Jae-Ho Yoo

Date of Award


Degree Type


Degree Name

Doctor of Philosophy (PhD)




Professor Gerhard E. Gerber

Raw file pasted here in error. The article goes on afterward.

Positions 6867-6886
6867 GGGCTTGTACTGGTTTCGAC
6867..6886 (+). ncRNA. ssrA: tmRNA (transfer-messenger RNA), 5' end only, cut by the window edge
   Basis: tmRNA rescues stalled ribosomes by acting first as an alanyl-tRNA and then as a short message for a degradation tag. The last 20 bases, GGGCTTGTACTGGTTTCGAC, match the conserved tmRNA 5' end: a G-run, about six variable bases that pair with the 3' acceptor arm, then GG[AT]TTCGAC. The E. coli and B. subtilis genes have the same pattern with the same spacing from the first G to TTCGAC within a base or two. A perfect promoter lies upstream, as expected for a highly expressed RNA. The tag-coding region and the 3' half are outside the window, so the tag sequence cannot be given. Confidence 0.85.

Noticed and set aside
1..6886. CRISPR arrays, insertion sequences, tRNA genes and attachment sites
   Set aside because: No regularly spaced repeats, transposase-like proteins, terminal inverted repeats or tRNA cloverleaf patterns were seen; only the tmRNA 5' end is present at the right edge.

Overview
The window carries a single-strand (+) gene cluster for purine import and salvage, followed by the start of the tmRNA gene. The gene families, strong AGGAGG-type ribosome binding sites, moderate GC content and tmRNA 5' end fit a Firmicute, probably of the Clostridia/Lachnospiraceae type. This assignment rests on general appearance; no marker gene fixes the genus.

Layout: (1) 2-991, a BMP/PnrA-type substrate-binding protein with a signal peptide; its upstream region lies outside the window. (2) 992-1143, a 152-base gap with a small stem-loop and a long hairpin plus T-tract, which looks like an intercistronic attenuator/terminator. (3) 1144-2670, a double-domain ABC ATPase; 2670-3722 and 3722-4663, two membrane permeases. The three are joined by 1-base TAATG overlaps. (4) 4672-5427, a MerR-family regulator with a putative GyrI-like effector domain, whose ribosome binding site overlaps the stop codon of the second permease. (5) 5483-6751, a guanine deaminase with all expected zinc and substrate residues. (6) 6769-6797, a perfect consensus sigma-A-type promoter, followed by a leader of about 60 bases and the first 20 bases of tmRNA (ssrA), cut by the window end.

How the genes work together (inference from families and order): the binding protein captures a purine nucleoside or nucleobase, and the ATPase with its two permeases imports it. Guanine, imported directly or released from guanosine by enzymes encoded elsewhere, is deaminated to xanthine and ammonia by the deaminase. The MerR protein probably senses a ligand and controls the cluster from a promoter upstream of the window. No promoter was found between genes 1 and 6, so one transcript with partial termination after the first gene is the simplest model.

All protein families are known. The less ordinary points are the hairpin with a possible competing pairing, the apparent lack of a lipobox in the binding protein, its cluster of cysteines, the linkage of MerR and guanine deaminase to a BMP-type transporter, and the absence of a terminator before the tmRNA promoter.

E. coli can utilize long-chain fatty acids (LCFAs) as its sole carbon and energy source. This requires the coordinated expression of several proteins involved in the uptake and metabolism of LCFAs. The genes encoding these proteins are unlinked but regulated by the global repressor protein FadF, which makes up the fad regulon. We developed a novel method for monitoring LCFA permeation across the OM. Expression of FadL significantly increased labeling of the fusion protein. Treatment of E. coli with the outer membrane-permeabilizing reagent EDTA, also increased the labeling of the fusion protein to an even greater level. The role of Tsp in LCFA uptake has not been well defined. To determine if the periplasmic protease played a direct role in uptake, we investigated various ways in which Tsp might participate. Photoaffinity labeling with the photoreactive fatty acid suggested that Tsp has low affinity for fatty acids and is therefore unlikely to represent a periplasmic fatty acid binding protein. Preliminary evidence had suggested a link between Tsp protease and FadD cleavage, but our data demonstrated that Tsp is not required for FadD proteolysis. We then investigated the possibility that Tsp was mediating its effects on LCFA uptake through FadL. There were no apparent differences in the expression levels or LCFA affinity of endogenous FadL between tsp mutants and wild type E. coli . However, FadL overexpression experiments revealed that tsp mutants overexpressed the OM protein at reduced levels relative to wild type. Purification of FadD, the E. coli fatty acyl-CoA synthetase, is a difficult endeavor since low yields of unstable enzyme samples are typically obtained. Discrepancies in the description of native FadD complicate matters further. To overcome some of these technical difficulties, we developed overexpression systems for FadD and a FadD fusion protein. The FadD fusion protein was purified to high levels and free of degraded enzyme, which was a problem encountered when purifying FadD. We report that FadD enzyme is cleaved by the outer membrane protease OmpT, producing a 43-kDa carboxyl-terminal and a 19-kDa amino-terminal fragment, which remain tightly associated. OmpT-mediated proteolysis of FadD showed that the fatty acyl-CoA synthetase undergoes conformational changes in the presence of specific substrates including oleate, which inhibited cleavage. (Abstract shortened by UMI.)

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